|"Pipe Dream" by Wm. C. Morris in Independent, March 19, 1917|
By this point, America's editorial cartoonists were gung-ho to go. With the exposure of the Zimmerman Telegram, Kaiser Wilhelm dreams of turning the southwestern United States over to Mexico and Japan in William Morris's cartoon above. Uncle Sam hops over the "Canadian Boundary Fence" which I suppose the Canadians would actually have had to to pay for.
Meanwhile, Harry Keys depicts any opponents of the war, such as Wisconsin Progressive Senator "Fighting Bob" LaFollette, as prized properties of the Kaiser. Former Secretary of State William Jennings Bryan is strangely missing from the collection.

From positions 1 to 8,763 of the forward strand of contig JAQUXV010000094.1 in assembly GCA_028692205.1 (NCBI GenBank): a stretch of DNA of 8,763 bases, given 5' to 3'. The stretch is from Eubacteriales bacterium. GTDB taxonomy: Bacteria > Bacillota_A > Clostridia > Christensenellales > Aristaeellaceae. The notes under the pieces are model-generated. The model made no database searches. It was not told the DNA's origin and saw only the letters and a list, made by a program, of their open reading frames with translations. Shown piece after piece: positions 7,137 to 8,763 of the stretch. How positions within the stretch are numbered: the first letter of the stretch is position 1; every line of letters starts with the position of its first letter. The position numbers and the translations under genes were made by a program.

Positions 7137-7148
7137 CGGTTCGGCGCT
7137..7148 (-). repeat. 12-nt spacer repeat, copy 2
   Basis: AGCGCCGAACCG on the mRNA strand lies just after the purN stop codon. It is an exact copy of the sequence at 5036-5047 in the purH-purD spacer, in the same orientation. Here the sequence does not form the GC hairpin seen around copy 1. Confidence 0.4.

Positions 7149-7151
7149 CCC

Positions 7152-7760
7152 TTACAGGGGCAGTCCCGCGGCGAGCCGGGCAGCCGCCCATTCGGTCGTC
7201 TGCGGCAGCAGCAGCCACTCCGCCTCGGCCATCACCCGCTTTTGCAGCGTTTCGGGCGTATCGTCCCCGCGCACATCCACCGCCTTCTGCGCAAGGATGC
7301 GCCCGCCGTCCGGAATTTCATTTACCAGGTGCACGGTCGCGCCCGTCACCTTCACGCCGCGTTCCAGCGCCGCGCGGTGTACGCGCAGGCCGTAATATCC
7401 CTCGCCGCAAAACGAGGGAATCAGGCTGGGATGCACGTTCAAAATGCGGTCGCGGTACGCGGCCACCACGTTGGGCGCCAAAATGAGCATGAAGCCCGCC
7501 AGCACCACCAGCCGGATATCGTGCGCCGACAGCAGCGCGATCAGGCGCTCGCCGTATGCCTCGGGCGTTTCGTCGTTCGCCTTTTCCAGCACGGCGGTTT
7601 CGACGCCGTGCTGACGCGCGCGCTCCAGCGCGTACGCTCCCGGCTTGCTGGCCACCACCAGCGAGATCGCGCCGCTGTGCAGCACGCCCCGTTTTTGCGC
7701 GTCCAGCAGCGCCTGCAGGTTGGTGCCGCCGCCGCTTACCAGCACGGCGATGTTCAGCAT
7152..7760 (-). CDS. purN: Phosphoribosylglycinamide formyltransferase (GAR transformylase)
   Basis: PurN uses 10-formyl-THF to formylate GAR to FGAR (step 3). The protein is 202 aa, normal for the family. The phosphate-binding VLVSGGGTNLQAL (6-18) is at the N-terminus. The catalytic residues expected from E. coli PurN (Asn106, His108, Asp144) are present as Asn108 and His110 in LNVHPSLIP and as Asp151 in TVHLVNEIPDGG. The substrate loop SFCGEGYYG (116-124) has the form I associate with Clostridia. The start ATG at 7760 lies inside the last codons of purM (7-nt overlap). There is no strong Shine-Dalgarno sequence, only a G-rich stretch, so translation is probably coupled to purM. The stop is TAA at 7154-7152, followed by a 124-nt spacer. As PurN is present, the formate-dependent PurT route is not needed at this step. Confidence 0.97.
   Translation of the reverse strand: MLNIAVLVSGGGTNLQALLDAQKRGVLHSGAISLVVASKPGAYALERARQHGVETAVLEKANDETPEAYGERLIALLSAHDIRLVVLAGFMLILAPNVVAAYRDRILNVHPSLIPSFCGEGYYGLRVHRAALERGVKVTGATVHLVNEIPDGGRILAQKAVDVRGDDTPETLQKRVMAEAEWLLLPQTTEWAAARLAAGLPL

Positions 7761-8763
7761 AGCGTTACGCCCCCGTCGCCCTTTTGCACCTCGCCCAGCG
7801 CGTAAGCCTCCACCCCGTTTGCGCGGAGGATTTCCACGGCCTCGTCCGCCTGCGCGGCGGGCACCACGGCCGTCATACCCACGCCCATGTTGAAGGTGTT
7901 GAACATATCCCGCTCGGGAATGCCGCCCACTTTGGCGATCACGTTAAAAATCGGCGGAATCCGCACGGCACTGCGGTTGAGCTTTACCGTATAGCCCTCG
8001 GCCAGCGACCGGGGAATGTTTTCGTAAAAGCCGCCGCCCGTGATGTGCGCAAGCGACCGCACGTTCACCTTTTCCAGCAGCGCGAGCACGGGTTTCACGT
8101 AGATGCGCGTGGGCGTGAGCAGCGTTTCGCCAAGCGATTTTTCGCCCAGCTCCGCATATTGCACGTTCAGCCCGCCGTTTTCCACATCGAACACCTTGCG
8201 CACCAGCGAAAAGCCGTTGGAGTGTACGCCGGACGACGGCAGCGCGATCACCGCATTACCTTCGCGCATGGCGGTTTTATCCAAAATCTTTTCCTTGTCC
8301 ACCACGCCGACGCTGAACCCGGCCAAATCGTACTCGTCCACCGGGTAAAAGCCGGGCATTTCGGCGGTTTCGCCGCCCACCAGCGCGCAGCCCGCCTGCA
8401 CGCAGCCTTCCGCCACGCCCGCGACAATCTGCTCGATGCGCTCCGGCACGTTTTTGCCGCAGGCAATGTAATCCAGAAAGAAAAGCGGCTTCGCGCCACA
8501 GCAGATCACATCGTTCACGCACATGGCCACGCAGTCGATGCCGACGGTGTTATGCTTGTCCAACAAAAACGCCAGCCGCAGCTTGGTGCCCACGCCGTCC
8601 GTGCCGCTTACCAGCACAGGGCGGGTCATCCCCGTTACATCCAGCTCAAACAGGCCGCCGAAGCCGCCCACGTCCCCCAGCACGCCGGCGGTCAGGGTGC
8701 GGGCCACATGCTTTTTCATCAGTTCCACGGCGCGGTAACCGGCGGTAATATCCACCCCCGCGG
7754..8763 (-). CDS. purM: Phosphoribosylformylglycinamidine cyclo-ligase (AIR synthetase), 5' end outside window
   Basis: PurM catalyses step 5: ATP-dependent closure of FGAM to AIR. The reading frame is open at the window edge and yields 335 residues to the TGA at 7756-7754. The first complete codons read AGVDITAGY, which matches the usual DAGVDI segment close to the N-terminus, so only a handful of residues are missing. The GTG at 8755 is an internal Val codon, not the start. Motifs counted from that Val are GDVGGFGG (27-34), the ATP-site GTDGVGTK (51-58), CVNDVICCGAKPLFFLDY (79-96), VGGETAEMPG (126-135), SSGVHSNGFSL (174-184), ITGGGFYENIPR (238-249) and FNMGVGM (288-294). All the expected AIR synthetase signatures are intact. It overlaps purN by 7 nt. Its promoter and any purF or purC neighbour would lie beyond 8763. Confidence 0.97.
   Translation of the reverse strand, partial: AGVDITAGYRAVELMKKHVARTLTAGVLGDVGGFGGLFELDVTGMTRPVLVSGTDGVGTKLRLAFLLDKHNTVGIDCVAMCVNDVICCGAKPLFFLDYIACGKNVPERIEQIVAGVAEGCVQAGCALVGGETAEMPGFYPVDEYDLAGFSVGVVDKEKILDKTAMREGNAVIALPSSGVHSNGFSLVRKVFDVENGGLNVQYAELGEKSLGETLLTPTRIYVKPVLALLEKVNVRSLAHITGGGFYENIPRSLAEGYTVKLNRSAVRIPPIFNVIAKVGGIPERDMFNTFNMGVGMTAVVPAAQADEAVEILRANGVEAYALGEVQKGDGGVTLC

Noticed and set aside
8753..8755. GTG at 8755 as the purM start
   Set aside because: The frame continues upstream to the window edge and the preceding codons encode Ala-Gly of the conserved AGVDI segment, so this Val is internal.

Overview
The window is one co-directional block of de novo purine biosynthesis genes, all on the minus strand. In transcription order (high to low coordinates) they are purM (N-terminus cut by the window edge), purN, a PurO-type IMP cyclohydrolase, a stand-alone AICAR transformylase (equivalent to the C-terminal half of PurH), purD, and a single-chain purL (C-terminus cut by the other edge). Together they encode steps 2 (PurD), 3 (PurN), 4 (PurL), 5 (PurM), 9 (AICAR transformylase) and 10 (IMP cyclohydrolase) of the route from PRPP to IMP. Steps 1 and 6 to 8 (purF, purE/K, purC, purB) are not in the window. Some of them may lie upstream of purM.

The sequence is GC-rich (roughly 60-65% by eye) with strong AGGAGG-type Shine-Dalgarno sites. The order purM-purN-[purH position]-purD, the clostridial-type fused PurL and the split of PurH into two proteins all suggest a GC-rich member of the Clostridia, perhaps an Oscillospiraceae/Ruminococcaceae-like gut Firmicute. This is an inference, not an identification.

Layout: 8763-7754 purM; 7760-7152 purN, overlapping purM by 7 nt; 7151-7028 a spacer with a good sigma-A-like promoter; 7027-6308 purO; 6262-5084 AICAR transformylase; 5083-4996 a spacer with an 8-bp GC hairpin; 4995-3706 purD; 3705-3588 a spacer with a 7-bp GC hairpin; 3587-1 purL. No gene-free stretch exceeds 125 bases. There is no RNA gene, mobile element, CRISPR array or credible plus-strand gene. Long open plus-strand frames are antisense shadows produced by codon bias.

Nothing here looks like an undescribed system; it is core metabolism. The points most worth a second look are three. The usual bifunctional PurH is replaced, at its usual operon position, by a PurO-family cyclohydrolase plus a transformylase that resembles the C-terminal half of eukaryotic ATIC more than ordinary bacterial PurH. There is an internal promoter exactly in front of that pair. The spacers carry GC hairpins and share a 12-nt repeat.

|"Berlin's New Hall of Fame" by Harry Keys in Columbus Citizen, March 11, 1917|
|"Under Which Flag" by Fred Morgan in Philadelphia Inquirer, March 25, 1917|
|"For Humanity" by John C. Morris in Independent, April 2, 1917|
|"Warned" by Sidney Greene in New York Evening Telegram, March 25, 1917|
|"The Bogy Month" by Carey Orr in Chicago Tribune, March 23, 1917|
|"Patrons of War" by Boardman Robinson in The Masses, May, 1917|
|"A New Kind of Message" by French cartoonist in Ruy Blas, Paris, March, 1917|
|"It May Happen" by Louis Raemaekers, in De Telegraaf,Amsterdam, March, 1917|
|"To-Day's Hero" by Lawrence (?) in Montreal Daily Mail, March 29, 1917|
|"The Eleventh Hour Recruit" by Edward T. Reed in Passing Show, London, March, 1917|